But simply attaching its spike protein to a receptor is not enough for SARS-CoV-2 to gain entry into a cell. In fact, the spike protein is not active until it is cut in two. The virus takes advantage of another human enzyme—such as furin or the inelegantly named TMPRSS2—which can unwittingly come along and activate the spike protein. Several candidate drugs are meant to prevent these enzymes from unknowingly doing the virus’s work. One possible mechanism for the much-hyped hydroxychloroquine, the malaria drug Trump is fixated on, may be inhibiting this spike-activation process.

Once the spike protein is activated, SARS-CoV-2 fuses itself with the membrane of the host cell. It injects its genome, and it’s in.


To a human cell, a naked SARS-CoV-2 genome looks like a specific type of RNA, a molecule that normally functions as instructions for making new proteins. So like a soldier who has gotten new orders, the human cell dutifully begins churning out viral proteins to make more viruses.

Replication is a relatively complicated step, which makes it a ripe target for antivirals. “There’s many, many proteins involved … there’s many potential targets,” says Melanie Ott, a virologist at the Gladstone Institutes and UCSF. For example, remdesivir, an experimental antiviral that is in clinical trials for COVID-19, targets the viral protein that copies the RNA, so the genome-copying step goes awry. Other viral proteins called proteases are necessary to free individual viral proteins that are linked together in one long strand, so they can go off and help the virus replicate as well. And still other proteins might help remodel the internal membranes of the human cell, creating bubbles of membrane that get turned into little virus factories. “The replication machinery sits on these membranes, and then it just starts making tons of viral RNA over and over and over again,” Matthew Frieman, a virologist at the University of Maryland School of Medicine, told me.

In addition to proteins that help it replicate and the spike proteins that make up a portion of the virus’s outer capsule, SARS-CoV-2 has a set of relatively mysterious “accessory proteins” that are unique to this virus. Figuring out what these accessory proteins are doing, Frieman said, could help scientists figure out other ways SARS-CoV-2 interacts with the human cell. These accessory proteins might allow the virus to evade the human cell’s natural antiviral defense in some way—another potential target for a drug. “If you can target that process,” Frieman said, “you can help the cell inhibit the virus.”


Antivirals are likely to work best early in an infection, when the virus has not infected many cells nor made too many copies of itself yet. “When you give antivirals too late, the risk is the immune component has already taken over,” Ott says. In COVID-19 specifically, patients who become critically and fatally ill seem to experience what’s known as a cytokine storm, in which the disease sets off an indiscriminate and runaway immune response. Perversely, cytokine storms can also further damage the lungs, sometimes permanently, by allowing fluid to build up in the tissue, says Stephen Gottschalk, an immunologist at St. Jude Children’s Research Hospital. Another way to treat COVID-19, then, is by treating the immune response, rather than the virus itself.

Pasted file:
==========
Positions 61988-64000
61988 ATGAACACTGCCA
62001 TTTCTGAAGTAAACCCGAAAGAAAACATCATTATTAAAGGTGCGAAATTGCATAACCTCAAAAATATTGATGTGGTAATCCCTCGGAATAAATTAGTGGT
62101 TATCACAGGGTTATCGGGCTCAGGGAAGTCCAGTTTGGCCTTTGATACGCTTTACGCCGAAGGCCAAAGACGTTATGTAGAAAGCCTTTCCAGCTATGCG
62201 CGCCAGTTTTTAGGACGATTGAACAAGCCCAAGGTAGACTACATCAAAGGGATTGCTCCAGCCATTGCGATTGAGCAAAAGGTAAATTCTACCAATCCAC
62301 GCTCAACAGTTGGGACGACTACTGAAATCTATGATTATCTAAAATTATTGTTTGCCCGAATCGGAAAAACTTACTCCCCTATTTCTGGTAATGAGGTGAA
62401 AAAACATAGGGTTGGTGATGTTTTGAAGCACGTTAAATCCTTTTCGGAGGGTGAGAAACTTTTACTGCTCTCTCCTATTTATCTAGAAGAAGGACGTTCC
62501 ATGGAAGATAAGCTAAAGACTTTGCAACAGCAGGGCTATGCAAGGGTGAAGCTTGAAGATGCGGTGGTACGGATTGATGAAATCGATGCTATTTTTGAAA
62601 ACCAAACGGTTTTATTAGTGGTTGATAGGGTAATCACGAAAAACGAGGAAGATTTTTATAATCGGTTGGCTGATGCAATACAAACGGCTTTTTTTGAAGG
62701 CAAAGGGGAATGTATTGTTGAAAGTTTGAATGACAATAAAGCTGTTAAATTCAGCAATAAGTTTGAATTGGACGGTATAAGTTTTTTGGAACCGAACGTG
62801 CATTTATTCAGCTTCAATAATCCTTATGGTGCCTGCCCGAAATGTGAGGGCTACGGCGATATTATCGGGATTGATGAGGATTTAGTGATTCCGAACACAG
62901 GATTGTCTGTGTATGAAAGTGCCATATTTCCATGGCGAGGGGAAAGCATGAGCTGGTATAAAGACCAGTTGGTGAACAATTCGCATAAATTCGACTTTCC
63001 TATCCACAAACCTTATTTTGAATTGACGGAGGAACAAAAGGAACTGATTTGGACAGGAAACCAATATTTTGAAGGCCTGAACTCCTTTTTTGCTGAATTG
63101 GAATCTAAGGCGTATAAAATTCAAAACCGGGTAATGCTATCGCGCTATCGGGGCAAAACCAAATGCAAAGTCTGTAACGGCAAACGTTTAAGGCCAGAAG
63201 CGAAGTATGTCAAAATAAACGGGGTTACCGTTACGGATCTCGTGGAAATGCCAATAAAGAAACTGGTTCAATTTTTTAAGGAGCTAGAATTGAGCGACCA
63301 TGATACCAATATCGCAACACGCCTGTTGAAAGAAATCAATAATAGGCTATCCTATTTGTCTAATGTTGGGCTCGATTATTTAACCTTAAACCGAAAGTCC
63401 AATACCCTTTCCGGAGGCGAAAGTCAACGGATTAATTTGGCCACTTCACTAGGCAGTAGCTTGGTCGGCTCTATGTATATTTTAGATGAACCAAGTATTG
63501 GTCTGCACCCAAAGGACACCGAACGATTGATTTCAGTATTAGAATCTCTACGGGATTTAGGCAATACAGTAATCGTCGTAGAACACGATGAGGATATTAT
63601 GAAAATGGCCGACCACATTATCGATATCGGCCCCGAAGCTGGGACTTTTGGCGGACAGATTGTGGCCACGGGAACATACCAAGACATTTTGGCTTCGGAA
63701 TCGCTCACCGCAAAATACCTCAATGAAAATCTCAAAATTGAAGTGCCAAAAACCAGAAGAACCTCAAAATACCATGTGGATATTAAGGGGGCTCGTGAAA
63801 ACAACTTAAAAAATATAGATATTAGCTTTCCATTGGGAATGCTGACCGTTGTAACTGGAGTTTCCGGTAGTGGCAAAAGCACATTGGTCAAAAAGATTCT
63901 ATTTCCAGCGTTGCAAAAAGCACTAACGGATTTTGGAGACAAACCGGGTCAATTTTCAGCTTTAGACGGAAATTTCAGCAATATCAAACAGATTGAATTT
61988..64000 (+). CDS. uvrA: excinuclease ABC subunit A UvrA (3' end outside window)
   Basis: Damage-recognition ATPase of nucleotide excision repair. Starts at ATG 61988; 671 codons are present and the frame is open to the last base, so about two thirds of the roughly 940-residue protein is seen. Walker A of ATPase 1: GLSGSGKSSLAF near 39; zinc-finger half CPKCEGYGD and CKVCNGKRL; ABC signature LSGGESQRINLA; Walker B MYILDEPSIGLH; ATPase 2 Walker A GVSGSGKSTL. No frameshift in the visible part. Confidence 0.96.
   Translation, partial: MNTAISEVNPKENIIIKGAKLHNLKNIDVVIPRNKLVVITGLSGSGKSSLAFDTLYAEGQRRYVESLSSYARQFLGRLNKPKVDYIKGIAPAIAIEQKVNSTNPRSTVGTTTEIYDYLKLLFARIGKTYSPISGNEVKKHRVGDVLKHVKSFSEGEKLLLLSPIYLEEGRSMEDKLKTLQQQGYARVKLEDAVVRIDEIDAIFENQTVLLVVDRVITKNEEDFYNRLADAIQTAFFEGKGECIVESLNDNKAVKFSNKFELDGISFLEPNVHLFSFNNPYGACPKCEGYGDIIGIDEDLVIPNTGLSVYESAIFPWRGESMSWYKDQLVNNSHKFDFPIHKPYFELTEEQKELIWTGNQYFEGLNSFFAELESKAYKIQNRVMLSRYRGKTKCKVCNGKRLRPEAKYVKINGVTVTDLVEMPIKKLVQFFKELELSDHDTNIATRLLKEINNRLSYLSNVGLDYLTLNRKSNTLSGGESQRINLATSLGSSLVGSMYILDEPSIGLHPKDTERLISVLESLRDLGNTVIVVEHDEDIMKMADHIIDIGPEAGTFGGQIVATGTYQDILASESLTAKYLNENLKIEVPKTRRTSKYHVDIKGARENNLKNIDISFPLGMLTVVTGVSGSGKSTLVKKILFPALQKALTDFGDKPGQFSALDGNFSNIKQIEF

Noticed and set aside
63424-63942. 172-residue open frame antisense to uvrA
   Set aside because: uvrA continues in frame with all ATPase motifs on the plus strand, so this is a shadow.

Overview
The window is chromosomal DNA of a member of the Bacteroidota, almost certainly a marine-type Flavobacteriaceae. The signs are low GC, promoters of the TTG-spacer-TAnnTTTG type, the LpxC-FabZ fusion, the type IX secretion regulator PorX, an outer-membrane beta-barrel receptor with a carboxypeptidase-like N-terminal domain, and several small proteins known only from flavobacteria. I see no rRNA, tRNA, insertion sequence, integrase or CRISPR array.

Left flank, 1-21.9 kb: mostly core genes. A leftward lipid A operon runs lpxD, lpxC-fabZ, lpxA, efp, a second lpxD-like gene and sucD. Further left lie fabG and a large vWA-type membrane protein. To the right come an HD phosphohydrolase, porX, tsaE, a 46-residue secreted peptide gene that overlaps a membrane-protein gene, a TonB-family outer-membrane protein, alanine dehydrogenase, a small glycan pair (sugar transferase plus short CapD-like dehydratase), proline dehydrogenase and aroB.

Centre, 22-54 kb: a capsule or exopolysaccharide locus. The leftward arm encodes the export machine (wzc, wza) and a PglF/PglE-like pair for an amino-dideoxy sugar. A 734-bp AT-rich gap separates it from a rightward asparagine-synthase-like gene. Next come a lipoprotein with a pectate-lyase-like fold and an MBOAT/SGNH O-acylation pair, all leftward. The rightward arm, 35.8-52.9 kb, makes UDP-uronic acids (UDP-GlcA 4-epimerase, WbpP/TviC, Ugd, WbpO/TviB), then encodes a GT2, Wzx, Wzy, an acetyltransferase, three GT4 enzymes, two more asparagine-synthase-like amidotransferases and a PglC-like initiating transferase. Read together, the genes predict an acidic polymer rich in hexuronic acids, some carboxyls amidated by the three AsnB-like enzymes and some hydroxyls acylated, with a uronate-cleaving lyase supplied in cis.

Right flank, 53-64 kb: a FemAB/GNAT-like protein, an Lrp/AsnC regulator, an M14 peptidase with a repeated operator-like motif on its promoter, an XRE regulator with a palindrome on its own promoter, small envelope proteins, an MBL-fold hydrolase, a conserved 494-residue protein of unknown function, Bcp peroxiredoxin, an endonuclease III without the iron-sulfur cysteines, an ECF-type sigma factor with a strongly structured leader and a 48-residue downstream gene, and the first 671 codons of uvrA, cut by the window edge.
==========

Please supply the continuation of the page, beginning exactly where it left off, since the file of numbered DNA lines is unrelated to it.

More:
Cytokine storms are not unique to SARS-CoV-2 or even infectious diseases. They can happen in patients with a genetic disorder, an autoimmune disease, or a bone marrow transplant. Drugs for quelling the immune system in these patients are now being repurposed in clinical trials for COVID-19. Randy Cron, a rheumatologist at the University of Alabama, is planning a small trial for Anakinra, an immunosuppressant currently approved to treat rheumatoid arthritis. Other trials are repurposing yet other drugs on the market, such as tocilizumab and ruxolitinib, which were originally developed for arthritis and diseases of the bone marrow, respectively. Treating a viral infection by tamping down the immune system is especially tricky to balance, because the patient still needs to clear the virus.

Moreover, Cron says, the reports of COVID-19 patients suggest that the cytokine storm within this disease is unique, even compared to another respiratory disease like influenza. “This one really starts fast in the lungs,” Cron says, but with less damage to other organs. Biomarkers of cytokine storms aren’t as “screaming” high as they usually are, he adds, despite the high level of lung damage. COVID-19 and the virus that causes it are, after all, still incredibly new to science.

Much of the early research into drugs against COVID-19 has focused on repurposing existing drugs because they are the fastest way to get something to a patient in a hospital bed. Doctors already know their side effects, and companies already know how to manufacture them. Unless researchers get very lucky, though, these repurposed drugs are unlikely to be a cure-all for COVID-19. Still, they might just work well enough to keep a mildly ill person from becoming severely ill, which is enough to free up a ventilator. “We can do better probably as time goes by,” says García-Sastre, “but right now we need something to start.”